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Process optimization 

The most common mistakes 

Jacek Włodarczyk
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Well defined and properly managed business processes in a dynamically changing environment may constitute a significant competitive advantage of the company. What should be taken into account when working on a process optimization strategy to minimize the risk of errors?

Lack of prioritization of processes

In order to prepare the organization well for the implementation of changes, it is necessary to conduct a multidimensional analysis, including the determination of the stage of process maturity. Many companies start working on increasing their effectiveness without determining the importance of individual processes and referring them to the core business of the company. Indication of how a given process supports the vision, mission and strategy of the organization will help in the next step to determine the hierarchy of processes and select the main process, which determines the key goal of the organization's activity. This will be of great importance when allocating resources to the process. This way, they will be used in the most effective way.

Not defining the goal of the process

The second frequently made mistake is the failure to define the exact purpose of the process. In many companies a given process has been performed "since forever" and nobody cares about what purpose it really serves.  Meanwhile, it may turn out that the final product of the process is not required by anyone. This happens e.g. in cases when the position which was the beneficiary of the process does no longer exist and the employees implementing the process were not informed about it. If the process has no purpose or has lost its purpose, it unnecessarily absorbs resources and generates cost, so the key is to react to such a change as quickly as possible.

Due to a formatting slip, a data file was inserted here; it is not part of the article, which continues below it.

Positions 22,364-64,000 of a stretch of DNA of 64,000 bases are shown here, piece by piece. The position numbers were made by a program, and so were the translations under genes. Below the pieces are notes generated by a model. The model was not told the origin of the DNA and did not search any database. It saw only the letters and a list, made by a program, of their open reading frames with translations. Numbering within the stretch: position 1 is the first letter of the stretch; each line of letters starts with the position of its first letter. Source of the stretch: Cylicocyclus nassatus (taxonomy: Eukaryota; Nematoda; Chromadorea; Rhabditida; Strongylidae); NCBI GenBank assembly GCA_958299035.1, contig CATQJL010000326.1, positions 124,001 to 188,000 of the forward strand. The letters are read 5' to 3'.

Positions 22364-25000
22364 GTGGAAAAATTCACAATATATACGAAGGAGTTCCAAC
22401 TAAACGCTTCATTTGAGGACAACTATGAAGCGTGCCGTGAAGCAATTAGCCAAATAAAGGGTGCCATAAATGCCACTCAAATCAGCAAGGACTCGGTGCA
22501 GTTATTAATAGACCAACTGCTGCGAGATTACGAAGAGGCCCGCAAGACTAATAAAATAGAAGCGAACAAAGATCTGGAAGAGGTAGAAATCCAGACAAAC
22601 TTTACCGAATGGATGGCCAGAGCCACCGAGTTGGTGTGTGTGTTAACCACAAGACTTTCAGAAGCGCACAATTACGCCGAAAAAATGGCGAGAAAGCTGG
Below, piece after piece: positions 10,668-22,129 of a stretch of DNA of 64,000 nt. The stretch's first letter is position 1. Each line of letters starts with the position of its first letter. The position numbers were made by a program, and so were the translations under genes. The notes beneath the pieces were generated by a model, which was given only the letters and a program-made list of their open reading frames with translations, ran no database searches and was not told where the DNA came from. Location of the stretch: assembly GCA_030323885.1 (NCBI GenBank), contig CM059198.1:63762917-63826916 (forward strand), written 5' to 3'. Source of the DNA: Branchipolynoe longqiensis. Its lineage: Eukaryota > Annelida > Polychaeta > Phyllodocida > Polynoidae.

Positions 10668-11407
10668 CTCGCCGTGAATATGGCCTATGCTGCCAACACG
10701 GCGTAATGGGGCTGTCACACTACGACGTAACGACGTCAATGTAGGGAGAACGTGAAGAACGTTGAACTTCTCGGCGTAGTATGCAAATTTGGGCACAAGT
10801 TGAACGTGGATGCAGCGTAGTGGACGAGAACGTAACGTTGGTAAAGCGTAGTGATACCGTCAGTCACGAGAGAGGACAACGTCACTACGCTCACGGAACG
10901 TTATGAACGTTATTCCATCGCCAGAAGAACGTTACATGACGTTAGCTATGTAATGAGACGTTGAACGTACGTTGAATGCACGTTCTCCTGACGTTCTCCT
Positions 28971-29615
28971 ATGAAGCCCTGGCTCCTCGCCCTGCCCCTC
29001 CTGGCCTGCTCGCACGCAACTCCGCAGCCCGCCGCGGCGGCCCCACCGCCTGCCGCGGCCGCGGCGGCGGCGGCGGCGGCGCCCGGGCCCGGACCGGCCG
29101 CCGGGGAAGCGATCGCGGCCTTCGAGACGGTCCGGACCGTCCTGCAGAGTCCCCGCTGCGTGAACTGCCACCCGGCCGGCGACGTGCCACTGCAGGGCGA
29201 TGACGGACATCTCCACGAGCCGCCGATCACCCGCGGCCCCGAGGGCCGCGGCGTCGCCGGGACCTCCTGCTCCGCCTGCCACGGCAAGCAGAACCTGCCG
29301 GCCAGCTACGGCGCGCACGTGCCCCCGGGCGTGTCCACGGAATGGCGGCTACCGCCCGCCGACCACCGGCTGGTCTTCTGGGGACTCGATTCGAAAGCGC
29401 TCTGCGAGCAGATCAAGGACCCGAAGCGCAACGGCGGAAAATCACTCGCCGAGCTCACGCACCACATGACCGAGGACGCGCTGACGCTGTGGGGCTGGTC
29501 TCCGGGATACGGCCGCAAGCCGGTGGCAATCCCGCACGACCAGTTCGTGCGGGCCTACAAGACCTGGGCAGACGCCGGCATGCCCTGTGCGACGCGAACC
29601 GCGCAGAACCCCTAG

Inappropriate communication

A very common problem in process management - and not only - is the lack of communication. The managerial staff very often may have a completely different idea of the process than the employees who carry it out. Then the "hidden factory" effect appears - the process is implemented, but in such a way the employees directly involved in the process can or want to do it. The reasons for this may be different. In the positive variant, the employees themselves work out a model that works much more efficiently than the originally designed one. It may also happen that the process is carried out in a different way because it is more convenient for the employees. Often in such situations the statement "it is impossible to do it any other way" appears, therefore it is crucial to explain to the team the reasons why the process should be implemented in a different way.

Resistance to change

Changes usually evoke a sense of uncertainty, sometimes fear, in the employees.  Process optimization is perceived as a necessity to learn new things or change existing habits, which often results in an attempt to maintain the "status quo". In this case it is very important to inform about the proposed changes and the effects they may have. It is crucial to emphasize the benefits for the organization and how they will translate into positive results for individual team members.

Lack of graphical representation of processes

During the preparation of the process optimization strategy, the approach to process modelling and describing is also important. Currently, it is difficult to talk about processes without including IT systems in their description. Therefore, it is very important that the way in which they will be modeled and optimized can be clearly shown in the form of a diagram or other graphics. This will allow to illustrate the support of a given process or a single task by the system or systems and show, for example, which documents should be created in which system.



Jacek Włodarczyk

Jacek Włodarczyk
Consulting Senior Manager


Business process optimisation


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